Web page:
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Nanoimaging for prion related diseases.

Abstract
Misfolding and aggregation of prion proteins is linked to a number of neurodegenerative disorders such as Creutzfeldt-Jacob disease (CJD) and its variants: Kuru, Gerstmann-Straussler-Scheinker syndrome and fatal familial insomnia. In prion diseases, infectious particles are proteins that propagate by transmitting a misfolded state of a protein, leading to the formation of aggregates and ultimately to neurodegeneration. Prion phenomenon is not restricted to humans. There are a number of prion-related diseases in a variety of mammals, including bovine spongiform encephalopathy (BSE, also known as "mad cow disease") in cattle. All known prion diseases, collectively called transmissible spongiform encephalopathies (TSEs), are untreatable and fatal. Prion proteins were also found in some fungi where they are responsible for heritable traits. Prion proteins in fungi are easily accessible and provide a powerful model for understanding the general principles of prion phenomenon and molecular mechanisms of mammalian prion diseases. Presently, several fundamental questions related to prions remain unanswered. For example, it is not clear how prions cause the disease. Other unknowns include the nature and structure of infectious agent and how prions replicate. Generally, the phenomenon of misfolding of the prion protein into infectious conformations that have the ability to propagate their properties via aggregation is of significant interest. Despite the crucial importance of misfolding and aggregation, very little is currently known about the molecular mechanisms of these processes. While there is an apparent critical need to study molecular mechanisms underlying misfolding and aggregation, the detailed characterization of these single molecule processes is hindered by the limitation of conventional methods. Although some issues remain unresolved, much progress has been recently made primarily due to the application of nanoimaging tools. The use of nanoimaging methods shows great promise for understanding the molecular mechanisms of prion phenomenon, possibly leading toward early diagnosis and effective treatment of these devastating diseases. This review article summarizes recent reports which advanced our understanding of the prion phenomenon through the use of nanoimaging methods.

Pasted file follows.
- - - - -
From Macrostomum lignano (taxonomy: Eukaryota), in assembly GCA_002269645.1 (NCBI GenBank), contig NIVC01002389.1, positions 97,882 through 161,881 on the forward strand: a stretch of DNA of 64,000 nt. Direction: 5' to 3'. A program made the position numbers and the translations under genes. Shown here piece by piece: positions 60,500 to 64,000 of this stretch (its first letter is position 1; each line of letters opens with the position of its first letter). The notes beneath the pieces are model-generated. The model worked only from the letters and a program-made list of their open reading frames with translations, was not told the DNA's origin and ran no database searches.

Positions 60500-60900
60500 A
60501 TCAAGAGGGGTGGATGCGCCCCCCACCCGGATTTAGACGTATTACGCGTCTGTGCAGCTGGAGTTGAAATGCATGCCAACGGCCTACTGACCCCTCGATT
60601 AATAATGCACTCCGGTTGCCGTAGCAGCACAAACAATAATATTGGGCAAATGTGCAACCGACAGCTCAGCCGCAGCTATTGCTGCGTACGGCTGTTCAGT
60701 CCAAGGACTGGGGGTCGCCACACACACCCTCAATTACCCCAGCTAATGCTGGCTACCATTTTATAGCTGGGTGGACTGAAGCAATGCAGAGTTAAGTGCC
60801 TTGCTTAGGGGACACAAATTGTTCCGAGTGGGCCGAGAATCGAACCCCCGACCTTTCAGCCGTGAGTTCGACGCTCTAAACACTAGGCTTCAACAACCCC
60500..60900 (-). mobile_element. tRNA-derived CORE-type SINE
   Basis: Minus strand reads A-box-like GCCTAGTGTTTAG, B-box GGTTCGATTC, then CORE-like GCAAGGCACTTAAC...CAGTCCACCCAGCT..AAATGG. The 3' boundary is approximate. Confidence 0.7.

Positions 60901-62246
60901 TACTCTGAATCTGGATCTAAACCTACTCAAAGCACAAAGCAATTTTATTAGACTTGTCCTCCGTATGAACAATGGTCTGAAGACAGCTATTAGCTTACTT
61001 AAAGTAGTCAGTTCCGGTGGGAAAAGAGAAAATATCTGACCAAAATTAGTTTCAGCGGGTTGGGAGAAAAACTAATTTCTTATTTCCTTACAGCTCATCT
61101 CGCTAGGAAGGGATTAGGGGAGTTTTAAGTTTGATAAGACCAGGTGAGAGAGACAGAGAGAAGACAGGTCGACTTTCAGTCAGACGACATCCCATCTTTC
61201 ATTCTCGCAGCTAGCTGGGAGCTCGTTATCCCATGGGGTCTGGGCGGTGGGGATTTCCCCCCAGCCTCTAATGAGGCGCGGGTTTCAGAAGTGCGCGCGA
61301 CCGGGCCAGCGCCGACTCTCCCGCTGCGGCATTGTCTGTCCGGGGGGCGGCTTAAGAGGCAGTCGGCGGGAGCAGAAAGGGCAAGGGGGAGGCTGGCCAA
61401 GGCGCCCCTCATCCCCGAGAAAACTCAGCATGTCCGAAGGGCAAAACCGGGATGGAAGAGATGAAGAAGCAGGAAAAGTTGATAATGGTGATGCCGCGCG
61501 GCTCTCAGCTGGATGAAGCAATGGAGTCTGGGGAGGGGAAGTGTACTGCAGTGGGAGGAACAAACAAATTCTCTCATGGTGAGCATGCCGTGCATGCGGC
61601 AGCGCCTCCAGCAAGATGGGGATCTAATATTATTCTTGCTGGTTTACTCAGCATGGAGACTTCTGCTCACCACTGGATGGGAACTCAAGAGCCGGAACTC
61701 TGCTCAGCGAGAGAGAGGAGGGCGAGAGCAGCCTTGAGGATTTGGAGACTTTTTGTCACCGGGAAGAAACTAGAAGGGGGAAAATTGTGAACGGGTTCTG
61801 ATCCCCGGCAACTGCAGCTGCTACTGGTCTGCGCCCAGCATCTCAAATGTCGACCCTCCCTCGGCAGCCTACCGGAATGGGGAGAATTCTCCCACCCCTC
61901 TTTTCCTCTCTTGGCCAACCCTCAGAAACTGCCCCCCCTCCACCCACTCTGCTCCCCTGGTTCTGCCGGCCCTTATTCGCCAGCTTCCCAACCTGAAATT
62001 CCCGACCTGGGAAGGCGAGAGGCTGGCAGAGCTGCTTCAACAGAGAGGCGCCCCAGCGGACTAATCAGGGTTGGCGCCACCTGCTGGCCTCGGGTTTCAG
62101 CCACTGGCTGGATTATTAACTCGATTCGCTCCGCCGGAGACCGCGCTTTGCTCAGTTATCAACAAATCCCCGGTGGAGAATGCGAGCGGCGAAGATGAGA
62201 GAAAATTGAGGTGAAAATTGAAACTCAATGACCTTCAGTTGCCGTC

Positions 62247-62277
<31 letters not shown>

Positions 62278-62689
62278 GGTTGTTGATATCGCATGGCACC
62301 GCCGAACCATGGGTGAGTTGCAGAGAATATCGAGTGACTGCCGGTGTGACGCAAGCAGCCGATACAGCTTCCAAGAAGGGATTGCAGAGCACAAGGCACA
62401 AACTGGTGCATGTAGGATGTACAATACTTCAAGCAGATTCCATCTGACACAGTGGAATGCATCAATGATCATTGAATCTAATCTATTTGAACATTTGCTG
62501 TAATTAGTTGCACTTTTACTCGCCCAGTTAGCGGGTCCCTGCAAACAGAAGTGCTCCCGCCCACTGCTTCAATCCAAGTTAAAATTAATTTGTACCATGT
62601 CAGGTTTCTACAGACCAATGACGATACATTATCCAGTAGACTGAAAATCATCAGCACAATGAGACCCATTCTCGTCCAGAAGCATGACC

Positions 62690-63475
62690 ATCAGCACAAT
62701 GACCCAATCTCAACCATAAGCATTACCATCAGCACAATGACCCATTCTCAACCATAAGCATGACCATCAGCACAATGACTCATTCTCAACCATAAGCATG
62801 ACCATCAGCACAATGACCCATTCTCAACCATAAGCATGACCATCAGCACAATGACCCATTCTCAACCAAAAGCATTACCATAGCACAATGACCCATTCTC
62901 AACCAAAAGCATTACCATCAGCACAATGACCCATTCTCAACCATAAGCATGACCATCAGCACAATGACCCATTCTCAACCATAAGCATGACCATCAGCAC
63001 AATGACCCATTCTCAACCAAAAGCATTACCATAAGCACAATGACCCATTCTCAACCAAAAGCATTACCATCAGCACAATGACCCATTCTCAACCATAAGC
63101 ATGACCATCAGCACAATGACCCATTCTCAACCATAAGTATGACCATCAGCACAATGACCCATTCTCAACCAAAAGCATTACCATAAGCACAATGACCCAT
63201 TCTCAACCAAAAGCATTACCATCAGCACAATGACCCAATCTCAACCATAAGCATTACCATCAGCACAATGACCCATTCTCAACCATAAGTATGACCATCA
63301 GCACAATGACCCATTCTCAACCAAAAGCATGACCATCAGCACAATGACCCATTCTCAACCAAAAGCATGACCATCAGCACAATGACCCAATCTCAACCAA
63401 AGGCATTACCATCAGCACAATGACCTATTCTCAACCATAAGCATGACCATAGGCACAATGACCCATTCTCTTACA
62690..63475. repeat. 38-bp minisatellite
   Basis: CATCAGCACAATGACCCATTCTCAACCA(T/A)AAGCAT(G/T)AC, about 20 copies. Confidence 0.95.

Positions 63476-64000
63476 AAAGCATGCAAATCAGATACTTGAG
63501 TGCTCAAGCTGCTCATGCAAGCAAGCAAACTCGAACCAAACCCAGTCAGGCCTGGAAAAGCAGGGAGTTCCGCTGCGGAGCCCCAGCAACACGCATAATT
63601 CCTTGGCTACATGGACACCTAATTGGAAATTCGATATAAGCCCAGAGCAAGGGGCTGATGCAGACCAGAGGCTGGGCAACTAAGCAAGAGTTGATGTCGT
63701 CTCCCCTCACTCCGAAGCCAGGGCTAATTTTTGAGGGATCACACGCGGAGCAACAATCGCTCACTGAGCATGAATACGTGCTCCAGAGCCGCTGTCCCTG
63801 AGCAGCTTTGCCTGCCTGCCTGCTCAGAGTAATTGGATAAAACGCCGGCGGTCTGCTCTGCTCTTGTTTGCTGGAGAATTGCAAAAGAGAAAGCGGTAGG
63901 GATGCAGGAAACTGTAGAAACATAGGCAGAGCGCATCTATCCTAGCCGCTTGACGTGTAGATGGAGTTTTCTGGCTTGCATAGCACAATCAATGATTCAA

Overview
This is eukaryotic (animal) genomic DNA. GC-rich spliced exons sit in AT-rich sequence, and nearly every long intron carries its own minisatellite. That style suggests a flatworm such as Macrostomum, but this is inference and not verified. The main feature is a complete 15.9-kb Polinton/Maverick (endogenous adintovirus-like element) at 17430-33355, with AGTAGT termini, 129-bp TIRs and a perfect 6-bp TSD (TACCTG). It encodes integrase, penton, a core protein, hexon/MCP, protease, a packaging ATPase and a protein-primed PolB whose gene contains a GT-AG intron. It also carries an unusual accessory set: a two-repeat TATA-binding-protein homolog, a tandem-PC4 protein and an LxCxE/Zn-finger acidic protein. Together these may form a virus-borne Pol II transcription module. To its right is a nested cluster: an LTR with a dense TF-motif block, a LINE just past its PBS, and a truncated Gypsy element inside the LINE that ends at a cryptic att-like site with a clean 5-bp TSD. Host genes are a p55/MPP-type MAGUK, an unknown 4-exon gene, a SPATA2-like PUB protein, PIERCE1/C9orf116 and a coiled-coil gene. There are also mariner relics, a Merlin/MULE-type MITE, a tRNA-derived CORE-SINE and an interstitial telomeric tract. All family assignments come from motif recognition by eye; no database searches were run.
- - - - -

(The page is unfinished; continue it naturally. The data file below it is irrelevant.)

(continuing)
AuthorsAlexey V Krasnoslobodtsev, Alexander M Portillo, Tanja Deckert-Gaudig, Volker Deckert, Yuri L Lyubchenko
JournalPrion (Prion) 2010 Oct-Dec Vol. 4 Issue 4 Pg. 265-74 ISSN: 1933-690X [Electronic] United States
PMID20724837 (Publication Type: Journal Article, Research Support, Non-U.S. Gov't, Research Support, U.S. Gov't, Non-P.H.S., Review)
Chemical References
  • Amyloid
  • Prions
Topics
  • Amyloid (chemistry)
  • Animals
  • Diagnostic Imaging (methods)
  • Humans
  • Nanotechnology (methods)
  • Prion Diseases (diagnosis)
  • Prions (chemistry)
  • Species Specificity

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